A popular feature in basic web applications is the functionality of selecting a specific item from a larger group of items and moving the selected item to another page or list. For example, on a shoe store website, a user can select a pair of shoes from a list of shoes on the homepage, and add that pair of shoes to their cart.
This functionality was a main feature in the React web application I created for my second project in my software engineering bootcamp. I decided to write a "how to" blog post on how to build out this functionality.
A little background on my project: I wanted to build a web application/database that displayed and organized ski resorts in the United States and Canada. I specifically wanted to "favorite" a ski resort and see that "favorited" ski resort in my Favorites page. I also wanted to add functionality to remove that ski resort from the Favorites page by "unfavoriting" the resort.
I created my own db.json with the top 135 ski resorts in the US and Canada. There is a specific key:value pair in my ski resort object dedicated to "favorite". The value of the "favorite" key is defaulted to "false" meaning the ski resort is not a favorite of the user. This key:value pair is a boolean because I wanted the boolean to switch to true once the user "favorited" the ski resort. Furthermore, a boolean easily allowed me to insert conditional rendering later in my code.
Note: I wanted the favorite/unfavorite functionality to persist when the webpage reloads. Therefore, a boolean for the favorite/unfavorite feature was required in the database, as well as a PATCH request (discussed later) was needed to update the database.
I separated my React components as follows:
**Disclaimer:* It's best practice to avoid duplicative components in React, however, at the time of publishing this blog post, I hadn't yet refactored my code, so there are duplicative components.
The ResortCard component was the component I rendered in both the ResortList and Favorites components. This allowed me to "move" each individual Resort Card between the Resort List page and the Favorites page.
In the App component, I set state for all of the resorts via the useState hook and then used the useEffect hook for a GET request to fetch my data from my db.json. I then passed "resorts" down as a prop to both the ResortList and Favorites components.
Note: For now, ignore the lines 19-29 and the onFavoriteResort prop - this function will be discussed later!
In the ResortList component, I mapped over the resort prop I sent down from the App component, and returned a ResortCard for each resort from the original array. Because each resort is an object, a key prop was added.
In the Favorite Component, I filtered over each resort and returned the "favorite" key:value pair. I targeted this key:value pair because it holds the boolean of whether the user has favorited the specific resort. I then mapped over that array and returned the same ResortCard. Once again, a key prop was added.
In the ResortCard component, I first destructured the resort prop that was originally passed from the App component through the ResortList and Favorite components (line 6). I then added each prop to the card (line 26-51) so the resort data would populate the card.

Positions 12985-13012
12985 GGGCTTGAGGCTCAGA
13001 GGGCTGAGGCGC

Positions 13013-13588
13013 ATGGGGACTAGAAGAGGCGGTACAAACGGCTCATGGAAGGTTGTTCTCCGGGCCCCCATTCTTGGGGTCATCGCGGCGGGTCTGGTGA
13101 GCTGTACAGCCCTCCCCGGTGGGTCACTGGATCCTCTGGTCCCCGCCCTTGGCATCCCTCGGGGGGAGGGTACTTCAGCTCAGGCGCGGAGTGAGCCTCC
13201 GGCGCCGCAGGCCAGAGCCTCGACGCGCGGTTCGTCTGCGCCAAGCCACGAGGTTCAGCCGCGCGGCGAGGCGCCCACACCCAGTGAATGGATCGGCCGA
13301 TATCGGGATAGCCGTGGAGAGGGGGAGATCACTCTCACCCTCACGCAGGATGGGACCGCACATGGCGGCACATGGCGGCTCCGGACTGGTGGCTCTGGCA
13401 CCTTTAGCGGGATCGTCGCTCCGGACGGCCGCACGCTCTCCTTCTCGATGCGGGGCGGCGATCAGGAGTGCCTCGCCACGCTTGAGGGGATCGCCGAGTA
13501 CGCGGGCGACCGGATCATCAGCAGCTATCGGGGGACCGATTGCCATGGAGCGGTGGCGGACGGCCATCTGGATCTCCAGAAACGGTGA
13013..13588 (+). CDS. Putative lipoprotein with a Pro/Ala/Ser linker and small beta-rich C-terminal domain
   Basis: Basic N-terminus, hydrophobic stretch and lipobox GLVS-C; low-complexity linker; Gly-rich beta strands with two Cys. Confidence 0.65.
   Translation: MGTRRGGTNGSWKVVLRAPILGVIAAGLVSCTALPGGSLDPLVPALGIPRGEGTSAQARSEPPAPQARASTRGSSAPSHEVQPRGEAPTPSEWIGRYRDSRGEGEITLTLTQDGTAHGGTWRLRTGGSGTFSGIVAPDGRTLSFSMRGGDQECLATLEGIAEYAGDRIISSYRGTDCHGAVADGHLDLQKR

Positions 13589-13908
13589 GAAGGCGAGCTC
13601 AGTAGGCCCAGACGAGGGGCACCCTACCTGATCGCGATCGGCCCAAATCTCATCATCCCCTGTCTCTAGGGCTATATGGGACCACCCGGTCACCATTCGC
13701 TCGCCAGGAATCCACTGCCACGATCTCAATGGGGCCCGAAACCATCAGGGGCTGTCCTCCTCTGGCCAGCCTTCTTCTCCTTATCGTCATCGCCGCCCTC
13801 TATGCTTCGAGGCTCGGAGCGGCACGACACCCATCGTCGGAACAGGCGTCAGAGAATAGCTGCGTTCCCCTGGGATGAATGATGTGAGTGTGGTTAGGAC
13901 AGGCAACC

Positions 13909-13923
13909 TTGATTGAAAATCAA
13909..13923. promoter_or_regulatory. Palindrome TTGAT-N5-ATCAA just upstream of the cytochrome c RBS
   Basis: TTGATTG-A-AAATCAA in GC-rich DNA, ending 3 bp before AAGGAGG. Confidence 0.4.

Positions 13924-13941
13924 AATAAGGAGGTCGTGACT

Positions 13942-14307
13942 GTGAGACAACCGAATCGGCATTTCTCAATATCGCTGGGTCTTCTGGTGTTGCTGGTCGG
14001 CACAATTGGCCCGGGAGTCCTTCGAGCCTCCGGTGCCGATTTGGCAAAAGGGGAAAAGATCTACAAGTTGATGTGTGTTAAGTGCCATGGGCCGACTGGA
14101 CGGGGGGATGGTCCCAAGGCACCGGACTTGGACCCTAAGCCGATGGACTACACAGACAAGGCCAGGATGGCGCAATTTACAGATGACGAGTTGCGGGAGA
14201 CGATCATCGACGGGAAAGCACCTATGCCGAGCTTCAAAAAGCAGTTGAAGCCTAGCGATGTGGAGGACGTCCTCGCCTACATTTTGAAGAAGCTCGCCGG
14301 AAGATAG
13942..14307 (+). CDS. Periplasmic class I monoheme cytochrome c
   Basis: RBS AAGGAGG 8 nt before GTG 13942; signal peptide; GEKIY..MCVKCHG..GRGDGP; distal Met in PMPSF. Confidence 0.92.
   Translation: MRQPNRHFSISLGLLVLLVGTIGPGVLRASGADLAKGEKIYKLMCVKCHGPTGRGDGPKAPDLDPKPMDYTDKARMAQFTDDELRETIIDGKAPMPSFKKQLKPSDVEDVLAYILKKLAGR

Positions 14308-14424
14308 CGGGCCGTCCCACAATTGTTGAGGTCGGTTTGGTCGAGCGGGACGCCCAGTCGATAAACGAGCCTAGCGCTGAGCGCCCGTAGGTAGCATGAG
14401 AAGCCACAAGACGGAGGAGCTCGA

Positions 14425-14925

Once each card was made for each resort, I focused on the "favorite/unfavorite" functionality:
- State was set for favorite element, and "favorite" key:value pair of the resort object was set in the useState hook because I want the boolean value to reflect the DOM's state.
- I then set up my PATCH request within the handleFavoritedChange function, which first changed the favorite state of the resort to the opposite boolean value that was in the database (ex: in the database, the boolean is false, it would then be change to true) (line 13).
- Then in line 19, the database was updated to reflect the state of the ResortCard. This PATCH request function was connected to an onClick event listener, so when the empty star icon was clicked/unclicked, the handleFavoriteChange function would run.
- In line 22, the callback function "onFavoritedResort" was called. This callback function updates the DOM, so when the star icon is clicked to "favorite" a resort, that resort card is moved to the Favorite Page. And when a resort card is "unfavorited", the resort card leaves the Favorite Page.
- handleFavoritedResort callback function was passed down through ResortList and Favorites components from the App Component (I promised this function would be important!) handleFavoriteResort function lives in the App component:
- handleFavoriteResort function returns a new array which mapped over the original resort array. If the id of the favorited resort matches the resort id, then that resort is moved the updated array. The updated array (that contains the favorited resorts) is the parameter to the setResort setter function.
Note:I added some conditional rendering via ternary operator to my onClick button (line 29-37), so the star icon would be filled in when the resort card was favorited, and an empty star would appear when a resort was unfavorited.
The favorite/unfavorite functionality has now been built out! Here's how this functionality works:
When Alyseka Resort is unfavorited, the resort card is removed from the Favorites page, but still appears in the All Resorts page.
I started learning React 3 weeks ago, so the feeling of excitement and accomplishment when figuring out this functionality is the reason why I am so passionate about coding and software development. This functionality was one of the first major examples of being able to implement one of my ideas into a workable feature.
The favorite/unfavorite functionality can be used in many different scenarios, so I hope this tutorial was helpful!
As always, there are infinite ways to code, so I am sure there are many other ways to create this function. Please let me know if there are areas where I can improve my code!